If anyone tells you they know who's going to win this year's British Open Championship, and proffers betting advice, walk away. For they are both foolish and dangerous. That's not to say there are no educated guesses, but there lies no certainty here at Muirfield.
This is a course that, ever since the last decade of the 19th Century, has pretty much outlined the best player of the era. From Harry Vardon and James Braid to Walter Hagen and Henry Cotton. Not forgetting Gary Player, Jack Nicklaus and Tom Watson as well as Nick Faldo (twice) and Ernie Els. So history suggests a class player.
However history here also suggests that Muirfield can sometimes be the first to identify that class.
Vardon won the first of his six Opens here, Player's first major of nine came on these links, Nicklaus's debut Open Championship too. More recently, Faldo's 1987 Muirfield Open was the first of his six career majors.
So, perhaps an emerging top-class talent. That narrows it down a little, but, this being the Open Championship, not a great deal.
So maybe we should be looking at the current course conditions for more guidance.
Every morning we're waking to blue skies, rising temperatures and a gentle breeze.
Carnoustie in October this is not. The fairways are golden and browning further. With four-foot high, whispy rough lining every tight fairway, the course resembles a part-harvested field of wheat on a glorious August afternoon.
In practice rounds, players are hitting one, maybe two drivers a day. Otherwise they're tackling long par-four holes with a controlled iron off the tee, and still coming in with short irons and wedges.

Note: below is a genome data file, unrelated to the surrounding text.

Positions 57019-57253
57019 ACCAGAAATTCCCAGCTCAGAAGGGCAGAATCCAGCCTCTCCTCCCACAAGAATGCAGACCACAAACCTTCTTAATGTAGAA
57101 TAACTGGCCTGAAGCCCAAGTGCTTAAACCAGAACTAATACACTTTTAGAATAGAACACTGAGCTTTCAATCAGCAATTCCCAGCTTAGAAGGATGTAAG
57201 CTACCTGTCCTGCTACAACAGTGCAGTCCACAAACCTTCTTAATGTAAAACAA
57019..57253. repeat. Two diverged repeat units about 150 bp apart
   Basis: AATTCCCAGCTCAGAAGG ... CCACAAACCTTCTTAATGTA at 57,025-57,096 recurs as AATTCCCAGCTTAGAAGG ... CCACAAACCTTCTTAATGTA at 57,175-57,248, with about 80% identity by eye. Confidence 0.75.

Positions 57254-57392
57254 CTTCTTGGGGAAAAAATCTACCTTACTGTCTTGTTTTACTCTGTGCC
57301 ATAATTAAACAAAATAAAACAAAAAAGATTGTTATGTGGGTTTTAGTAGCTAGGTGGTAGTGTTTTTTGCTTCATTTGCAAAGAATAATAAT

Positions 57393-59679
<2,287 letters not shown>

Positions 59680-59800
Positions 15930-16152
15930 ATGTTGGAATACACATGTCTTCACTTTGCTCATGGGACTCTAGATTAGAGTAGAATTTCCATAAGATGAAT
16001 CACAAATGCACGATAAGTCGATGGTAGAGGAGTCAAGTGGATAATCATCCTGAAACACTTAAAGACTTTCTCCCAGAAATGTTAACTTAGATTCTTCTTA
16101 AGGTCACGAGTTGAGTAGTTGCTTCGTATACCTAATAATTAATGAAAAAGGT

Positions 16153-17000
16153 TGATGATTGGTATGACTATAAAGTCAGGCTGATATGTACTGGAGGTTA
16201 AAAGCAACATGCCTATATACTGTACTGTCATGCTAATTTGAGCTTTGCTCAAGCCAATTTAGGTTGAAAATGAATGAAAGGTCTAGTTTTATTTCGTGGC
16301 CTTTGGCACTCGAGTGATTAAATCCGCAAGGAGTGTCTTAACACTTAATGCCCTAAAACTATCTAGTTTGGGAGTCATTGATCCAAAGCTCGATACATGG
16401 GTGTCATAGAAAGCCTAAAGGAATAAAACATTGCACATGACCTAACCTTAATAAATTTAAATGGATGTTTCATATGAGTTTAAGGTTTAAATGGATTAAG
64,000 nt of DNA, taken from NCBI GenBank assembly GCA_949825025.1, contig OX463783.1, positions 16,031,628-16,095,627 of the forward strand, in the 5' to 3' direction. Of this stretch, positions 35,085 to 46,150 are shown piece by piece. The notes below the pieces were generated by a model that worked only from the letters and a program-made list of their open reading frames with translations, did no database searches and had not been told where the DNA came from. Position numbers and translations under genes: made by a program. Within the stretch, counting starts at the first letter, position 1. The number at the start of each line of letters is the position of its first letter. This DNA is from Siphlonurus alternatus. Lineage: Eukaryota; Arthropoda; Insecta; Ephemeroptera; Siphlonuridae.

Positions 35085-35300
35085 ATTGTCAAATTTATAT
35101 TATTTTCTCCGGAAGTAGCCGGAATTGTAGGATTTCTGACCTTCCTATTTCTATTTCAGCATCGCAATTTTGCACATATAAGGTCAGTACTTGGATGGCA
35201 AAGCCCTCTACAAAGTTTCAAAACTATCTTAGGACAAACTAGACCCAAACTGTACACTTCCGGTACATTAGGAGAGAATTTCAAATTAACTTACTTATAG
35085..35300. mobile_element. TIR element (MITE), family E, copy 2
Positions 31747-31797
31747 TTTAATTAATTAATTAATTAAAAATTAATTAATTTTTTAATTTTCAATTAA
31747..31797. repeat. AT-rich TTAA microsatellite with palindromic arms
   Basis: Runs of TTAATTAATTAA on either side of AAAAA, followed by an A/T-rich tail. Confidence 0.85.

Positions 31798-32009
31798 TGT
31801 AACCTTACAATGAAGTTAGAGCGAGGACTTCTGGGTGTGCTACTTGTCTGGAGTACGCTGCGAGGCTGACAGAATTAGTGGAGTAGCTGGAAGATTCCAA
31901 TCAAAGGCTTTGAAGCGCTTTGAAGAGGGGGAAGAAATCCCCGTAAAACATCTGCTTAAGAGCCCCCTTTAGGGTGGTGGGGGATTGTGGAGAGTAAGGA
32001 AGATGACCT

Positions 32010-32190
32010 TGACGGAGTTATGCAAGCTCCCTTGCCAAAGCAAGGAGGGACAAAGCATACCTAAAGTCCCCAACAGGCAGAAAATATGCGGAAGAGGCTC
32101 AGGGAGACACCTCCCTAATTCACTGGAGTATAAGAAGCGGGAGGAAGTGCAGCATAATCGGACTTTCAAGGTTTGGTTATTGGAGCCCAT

Quite simply, someone who misses more than the odd fairway here - and some are ribbon-like in their meager width - is not going to win at Muirfield. Their second is very unlikely to reach the green, and even if it were to, it's certainly not going to stop on it.
The only way to score is to come in from the fairway, with enough spin and elevation to control the ball when it lands.
When we spoke to Rory McIlroy earlier this week he told us he thought his naturally high ball flight would be a big advantage.
He's got a strong point there, I'm just not entirely convinced that after working on his swing so much this year he's going to be playing off the short stuff on every hole. If he were to crack that first part, though, he'd not be far away from the Claret Jug.
Rory's playing partner in the first two rounds, Phil Mickelson, arrives here fresh from his first victory on a links course, at last week's Scottish Open.
He says he's finally worked out putting on this type of green. He's certainly another of the favorites, and it would be his first Open, although Castle Stuart has fairways of much greater generosity. Perhaps.
Els, Louis Oosthuizen and now Adam Scott have all proved they can win at the highest level, withstanding the intense pressures of a major championship. They've all performed outstandingly on links course here in Britain: they also have the iron play to prosper here. All contenders.
But if you're looking for outstanding iron players with great short games, a couple of names stand out.
Neither has won a major. Both undoubtedly have the class to do so. Yes, Justin Rose has the talent, and has more than a decent shout, but surely two in a row would be just too much to ask?
So while betting on golf is not a path to riches, I'm tempted by the chances of Matteo Manassero and Luke Donald. Logic and history together. It'll never catch on.
Oh and I haven't even mentioned Tiger Woods, because, frankly, who knows. If he plays as he did at Hoylake in 2006, he'll win. We'll start to have an answer to that one by Thursday evening.
Play starts at 0632 on Thursday. Four long days later we'll have a champion. This being Muirfield, whoever it is, the odds are it won't be their last moment at the summit of the game.